Sometimes what is asked for manifests in unexpected ways. Drivers along Route 299 West in New Paltz were surprised last Thursday to discover that a new four-way stop sign had been installed at the intersection of Albany Post and Butterville roads. Locals, who had been complaining about the frequency of crashes along that stretch for years, ratcheted up their efforts in the wake of Gabriella O’Shea being struck and left to fend for herself last September. In particular, they and town leaders wanted to see the speed limit reduced to 45 mph, but state transportation officials denied that request. In response, county workers were directed to put up the new stop signs.
While it’s a shock to discover a stop sign along a 55 mph road, it’s not unprecedented. Four years ago one was installed on Lucas Avenue in the Town of Rochester at the intersection with Kyserike Road. Requests to reduce the speed on Lucas had also been ignored by state officials, who have all the authority on such questions.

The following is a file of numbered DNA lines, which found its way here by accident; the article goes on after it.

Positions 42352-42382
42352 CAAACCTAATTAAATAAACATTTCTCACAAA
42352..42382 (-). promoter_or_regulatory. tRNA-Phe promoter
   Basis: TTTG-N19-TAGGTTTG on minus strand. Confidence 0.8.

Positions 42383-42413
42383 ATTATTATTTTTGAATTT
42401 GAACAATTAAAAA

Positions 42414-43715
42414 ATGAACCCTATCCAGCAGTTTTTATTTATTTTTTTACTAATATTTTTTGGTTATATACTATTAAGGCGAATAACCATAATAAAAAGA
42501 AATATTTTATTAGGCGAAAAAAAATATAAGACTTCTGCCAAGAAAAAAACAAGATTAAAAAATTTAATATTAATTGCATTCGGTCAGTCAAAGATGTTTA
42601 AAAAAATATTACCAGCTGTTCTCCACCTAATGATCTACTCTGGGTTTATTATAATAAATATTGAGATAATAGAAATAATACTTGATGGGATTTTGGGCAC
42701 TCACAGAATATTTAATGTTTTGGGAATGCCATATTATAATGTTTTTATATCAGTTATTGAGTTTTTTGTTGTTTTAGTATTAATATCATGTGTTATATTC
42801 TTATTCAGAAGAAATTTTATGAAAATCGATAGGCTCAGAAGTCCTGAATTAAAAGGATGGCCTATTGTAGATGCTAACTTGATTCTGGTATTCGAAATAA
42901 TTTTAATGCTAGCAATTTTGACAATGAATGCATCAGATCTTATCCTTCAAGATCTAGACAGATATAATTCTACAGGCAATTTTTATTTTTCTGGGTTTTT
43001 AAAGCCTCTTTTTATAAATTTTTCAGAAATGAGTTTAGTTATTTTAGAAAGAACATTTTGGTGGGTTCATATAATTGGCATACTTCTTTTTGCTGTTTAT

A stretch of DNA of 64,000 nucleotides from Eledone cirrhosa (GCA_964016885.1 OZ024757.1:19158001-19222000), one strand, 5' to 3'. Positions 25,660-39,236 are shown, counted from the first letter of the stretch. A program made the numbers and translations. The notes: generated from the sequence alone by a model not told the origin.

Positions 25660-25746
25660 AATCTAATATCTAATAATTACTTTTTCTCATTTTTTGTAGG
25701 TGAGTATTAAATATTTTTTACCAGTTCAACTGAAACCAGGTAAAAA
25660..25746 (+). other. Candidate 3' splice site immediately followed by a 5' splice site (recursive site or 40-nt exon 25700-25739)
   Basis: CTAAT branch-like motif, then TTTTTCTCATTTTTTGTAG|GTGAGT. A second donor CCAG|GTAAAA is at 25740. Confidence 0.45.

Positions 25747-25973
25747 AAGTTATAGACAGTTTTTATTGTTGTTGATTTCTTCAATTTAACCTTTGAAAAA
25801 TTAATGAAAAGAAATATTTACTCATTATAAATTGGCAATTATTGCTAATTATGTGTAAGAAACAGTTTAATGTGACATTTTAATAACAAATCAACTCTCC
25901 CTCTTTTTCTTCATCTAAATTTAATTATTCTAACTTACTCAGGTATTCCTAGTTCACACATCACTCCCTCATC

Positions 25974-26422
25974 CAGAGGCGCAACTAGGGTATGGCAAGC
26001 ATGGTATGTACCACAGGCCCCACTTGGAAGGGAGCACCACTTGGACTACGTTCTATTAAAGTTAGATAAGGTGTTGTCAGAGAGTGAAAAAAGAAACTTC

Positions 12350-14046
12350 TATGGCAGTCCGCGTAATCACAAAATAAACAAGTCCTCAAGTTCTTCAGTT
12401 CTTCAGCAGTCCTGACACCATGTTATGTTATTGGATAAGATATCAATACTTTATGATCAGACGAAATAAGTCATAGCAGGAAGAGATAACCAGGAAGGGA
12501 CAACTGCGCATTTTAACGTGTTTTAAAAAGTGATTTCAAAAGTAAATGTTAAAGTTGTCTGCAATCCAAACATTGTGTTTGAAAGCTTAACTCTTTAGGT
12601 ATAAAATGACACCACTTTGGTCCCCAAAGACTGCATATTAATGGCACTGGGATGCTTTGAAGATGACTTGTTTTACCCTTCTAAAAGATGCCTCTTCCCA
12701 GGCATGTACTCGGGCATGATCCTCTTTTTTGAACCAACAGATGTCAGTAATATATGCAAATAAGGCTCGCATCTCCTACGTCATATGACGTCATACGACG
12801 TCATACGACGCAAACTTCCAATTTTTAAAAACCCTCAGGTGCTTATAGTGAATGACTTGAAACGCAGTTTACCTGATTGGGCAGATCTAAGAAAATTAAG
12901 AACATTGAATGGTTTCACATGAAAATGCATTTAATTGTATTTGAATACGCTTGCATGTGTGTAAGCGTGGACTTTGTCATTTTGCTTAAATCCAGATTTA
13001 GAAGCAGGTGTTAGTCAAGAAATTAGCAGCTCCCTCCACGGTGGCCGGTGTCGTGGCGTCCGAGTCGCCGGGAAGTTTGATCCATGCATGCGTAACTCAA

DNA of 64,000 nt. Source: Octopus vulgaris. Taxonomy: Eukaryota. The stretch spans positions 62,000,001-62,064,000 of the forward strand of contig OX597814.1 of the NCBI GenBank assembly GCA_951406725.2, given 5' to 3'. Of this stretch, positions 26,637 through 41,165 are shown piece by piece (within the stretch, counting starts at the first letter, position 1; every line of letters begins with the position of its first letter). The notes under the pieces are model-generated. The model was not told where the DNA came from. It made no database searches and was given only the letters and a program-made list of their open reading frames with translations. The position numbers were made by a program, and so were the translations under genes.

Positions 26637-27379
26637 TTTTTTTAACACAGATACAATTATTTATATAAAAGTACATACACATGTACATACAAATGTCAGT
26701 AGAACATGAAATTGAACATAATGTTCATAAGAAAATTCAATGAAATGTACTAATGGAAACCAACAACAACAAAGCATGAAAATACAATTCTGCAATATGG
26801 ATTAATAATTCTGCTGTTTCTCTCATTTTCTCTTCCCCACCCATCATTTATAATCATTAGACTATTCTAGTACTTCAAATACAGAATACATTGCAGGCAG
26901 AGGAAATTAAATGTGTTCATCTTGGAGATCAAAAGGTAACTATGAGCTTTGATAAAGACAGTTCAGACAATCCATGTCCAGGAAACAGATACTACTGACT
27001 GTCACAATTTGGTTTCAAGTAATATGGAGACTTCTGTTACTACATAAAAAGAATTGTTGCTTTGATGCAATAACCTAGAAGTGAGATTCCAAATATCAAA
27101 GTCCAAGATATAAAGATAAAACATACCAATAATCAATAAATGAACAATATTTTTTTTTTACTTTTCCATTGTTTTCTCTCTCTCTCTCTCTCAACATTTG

New Paltz Town Supervisor Neil Bettez said at the town council meeting held that night, August 17, that he was only advised about the new sign at about 5 that afternoon. County planning department head Dennis Doyle advised in a letter that the intersection would be studied to determine if more safety measures need to be put in place. Additionally, $4.5 million has been secured to continue the shoulder-widening that now ends at Butterville Road to the western end of Route 299.